Tidy evaluation is a framework for controlling how expressions and variables in your code are evaluated by tidyverse functions. This framework, housed in the rlang package, is a powerful tool for writing more efficient and elegant code. In particular, you’ll find it useful for passing variable names as inputs to functions that use tidyverse packages like dplyr and ggplot2.

The goal of this post is to offer accessible examples and intuition for putting tidy evaluation to work in your own code. Because of this I will keep conceptual explanations brief, but for more comprehensive documentation you can refer to dplyr’s website, rlang’s website, the ‘Tidy Evaluation’ book by Lionel Henry and Hadley Wickham, and the Metaprogramming Section of the ‘Advanced R’ book by Hadley Wickham.

### Motivating Example

To begin, let’s consider a simple example of calculating summary statistics with the mtcars dataset. Below we calculate maximum and minimum horsepower (hp) by the number of cylinders (cyl) using the group_by and summarize functions from dplyr.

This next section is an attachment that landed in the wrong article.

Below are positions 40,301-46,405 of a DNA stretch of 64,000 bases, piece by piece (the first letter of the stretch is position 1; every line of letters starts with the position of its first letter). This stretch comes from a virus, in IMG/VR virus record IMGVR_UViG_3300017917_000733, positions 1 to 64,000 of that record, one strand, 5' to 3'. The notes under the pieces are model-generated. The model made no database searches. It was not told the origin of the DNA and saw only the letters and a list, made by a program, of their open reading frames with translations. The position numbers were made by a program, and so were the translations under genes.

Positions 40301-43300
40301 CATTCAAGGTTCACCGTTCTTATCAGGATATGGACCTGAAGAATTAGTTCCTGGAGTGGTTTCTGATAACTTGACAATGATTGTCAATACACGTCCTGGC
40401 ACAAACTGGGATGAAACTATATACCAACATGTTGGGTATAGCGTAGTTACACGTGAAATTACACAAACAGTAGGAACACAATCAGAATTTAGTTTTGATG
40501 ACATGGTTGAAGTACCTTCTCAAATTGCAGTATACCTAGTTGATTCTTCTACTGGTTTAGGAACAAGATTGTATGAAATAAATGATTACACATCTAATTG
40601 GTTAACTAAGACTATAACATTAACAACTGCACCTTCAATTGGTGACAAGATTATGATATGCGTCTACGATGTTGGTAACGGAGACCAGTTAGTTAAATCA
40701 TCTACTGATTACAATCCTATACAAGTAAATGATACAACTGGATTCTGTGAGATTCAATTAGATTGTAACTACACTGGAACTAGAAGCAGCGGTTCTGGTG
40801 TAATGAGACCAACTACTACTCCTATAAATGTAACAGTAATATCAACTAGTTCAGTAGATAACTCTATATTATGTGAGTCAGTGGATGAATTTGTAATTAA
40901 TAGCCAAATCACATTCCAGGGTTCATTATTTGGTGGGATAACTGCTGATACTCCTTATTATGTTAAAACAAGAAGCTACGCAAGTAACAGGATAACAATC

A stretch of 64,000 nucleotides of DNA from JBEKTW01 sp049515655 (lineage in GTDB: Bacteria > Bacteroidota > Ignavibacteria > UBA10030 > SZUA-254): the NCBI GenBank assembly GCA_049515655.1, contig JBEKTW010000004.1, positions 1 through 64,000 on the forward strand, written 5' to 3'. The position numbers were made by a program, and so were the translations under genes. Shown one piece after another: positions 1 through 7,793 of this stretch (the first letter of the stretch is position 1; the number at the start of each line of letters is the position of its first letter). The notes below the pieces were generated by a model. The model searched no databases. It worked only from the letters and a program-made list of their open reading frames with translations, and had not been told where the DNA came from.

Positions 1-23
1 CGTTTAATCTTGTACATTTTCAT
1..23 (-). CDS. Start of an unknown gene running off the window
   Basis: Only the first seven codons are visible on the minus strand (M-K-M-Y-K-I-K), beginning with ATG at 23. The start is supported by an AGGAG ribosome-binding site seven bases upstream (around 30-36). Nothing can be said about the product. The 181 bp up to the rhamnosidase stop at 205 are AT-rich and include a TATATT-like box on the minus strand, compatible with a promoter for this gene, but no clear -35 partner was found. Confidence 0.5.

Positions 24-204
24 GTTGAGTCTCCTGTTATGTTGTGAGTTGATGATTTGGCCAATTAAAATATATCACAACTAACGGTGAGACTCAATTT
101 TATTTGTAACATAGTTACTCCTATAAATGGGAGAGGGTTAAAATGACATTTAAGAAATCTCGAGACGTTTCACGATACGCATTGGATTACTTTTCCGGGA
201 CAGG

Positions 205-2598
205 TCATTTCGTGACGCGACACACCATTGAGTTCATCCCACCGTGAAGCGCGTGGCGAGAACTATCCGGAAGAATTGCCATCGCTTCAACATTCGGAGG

``````library(dplyr)
hp_by_cyl <- mtcars %>%
group_by(cyl) %>%
summarize(min_hp=min(hp),
max_hp=max(hp))
``````
cyl min_hp max_hp
4 52 113
6 105 175
8 150 335

Now let’s say we wanted to repeat this calculation multiple times while changing which variable we group by. A brute force method to accomplish this would be to copy and paste our code as many times as necessary and modify the group by variable in each iteration. However, this is inefficient especially if our code gets more complicated, requires many iterations, or requires further development.